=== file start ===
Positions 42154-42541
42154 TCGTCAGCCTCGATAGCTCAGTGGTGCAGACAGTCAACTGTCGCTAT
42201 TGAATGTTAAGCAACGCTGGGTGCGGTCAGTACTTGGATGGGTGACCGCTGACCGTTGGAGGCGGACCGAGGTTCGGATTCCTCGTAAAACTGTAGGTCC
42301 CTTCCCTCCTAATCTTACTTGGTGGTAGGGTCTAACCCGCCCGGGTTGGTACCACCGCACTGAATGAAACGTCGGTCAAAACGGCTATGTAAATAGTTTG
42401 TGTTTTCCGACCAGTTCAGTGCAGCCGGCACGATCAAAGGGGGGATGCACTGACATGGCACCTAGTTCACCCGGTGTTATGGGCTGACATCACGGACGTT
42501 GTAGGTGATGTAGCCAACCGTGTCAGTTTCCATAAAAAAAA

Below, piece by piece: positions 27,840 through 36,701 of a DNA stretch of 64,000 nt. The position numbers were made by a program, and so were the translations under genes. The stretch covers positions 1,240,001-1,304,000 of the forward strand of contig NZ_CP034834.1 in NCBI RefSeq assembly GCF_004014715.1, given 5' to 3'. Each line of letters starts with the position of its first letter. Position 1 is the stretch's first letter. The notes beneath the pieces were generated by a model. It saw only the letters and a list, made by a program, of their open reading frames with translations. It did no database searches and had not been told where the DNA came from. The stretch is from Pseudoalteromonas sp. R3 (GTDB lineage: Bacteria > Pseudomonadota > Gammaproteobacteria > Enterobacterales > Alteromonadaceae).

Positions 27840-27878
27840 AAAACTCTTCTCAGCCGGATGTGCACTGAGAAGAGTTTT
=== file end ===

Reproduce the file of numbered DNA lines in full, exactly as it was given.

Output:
Positions 42154-42541
42154 TCGTCAGCCTCGATAGCTCAGTGGTGCAGACAGTCAACTGTCGCTAT
42201 TGAATGTTAAGCAACGCTGGGTGCGGTCAGTACTTGGATGGGTGACCGCTGACCGTTGGAGGCGGACCGAGGTTCGGATTCCTCGTAAAACTGTAGGTCC
42301 CTTCCCTCCTAATCTTACTTGGTGGTAGGGTCTAACCCGCCCGGGTTGGTACCACCGCACTGAATGAAACGTCGGTCAAAACGGCTATGTAAATAGTTTG
42401 TGTTTTCCGACCAGTTCAGTGCAGCCGGCACGATCAAAGGGGGGATGCACTGACATGGCACCTAGTTCACCCGGTGTTATGGGCTGACATCACGGACGTT
42501 GTAGGTGATGTAGCCAACCGTGTCAGTTTCCATAAAAAAAA

Below, piece by piece: positions 27,840 through 36,701 of a DNA stretch of 64,000 nt. The position numbers were made by a program, and so were the translations under genes. The stretch covers positions 1,240,001-1,304,000 of the forward strand of contig NZ_CP034834.1 in NCBI RefSeq assembly GCF_004014715.1, given 5' to 3'. Each line of letters starts with the position of its first letter. Position 1 is the stretch's first letter. The notes beneath the pieces were generated by a model. It saw only the letters and a list, made by a program, of their open reading frames with translations. It did no database searches and had not been told where the DNA came from. The stretch is from Pseudoalteromonas sp. R3 (GTDB lineage: Bacteria > Pseudomonadota > Gammaproteobacteria > Enterobacterales > Alteromonadaceae).

Positions 27840-27878
27840 AAAACTCTTCTCAGCCGGATGTGCACTGAGAAGAGTTTT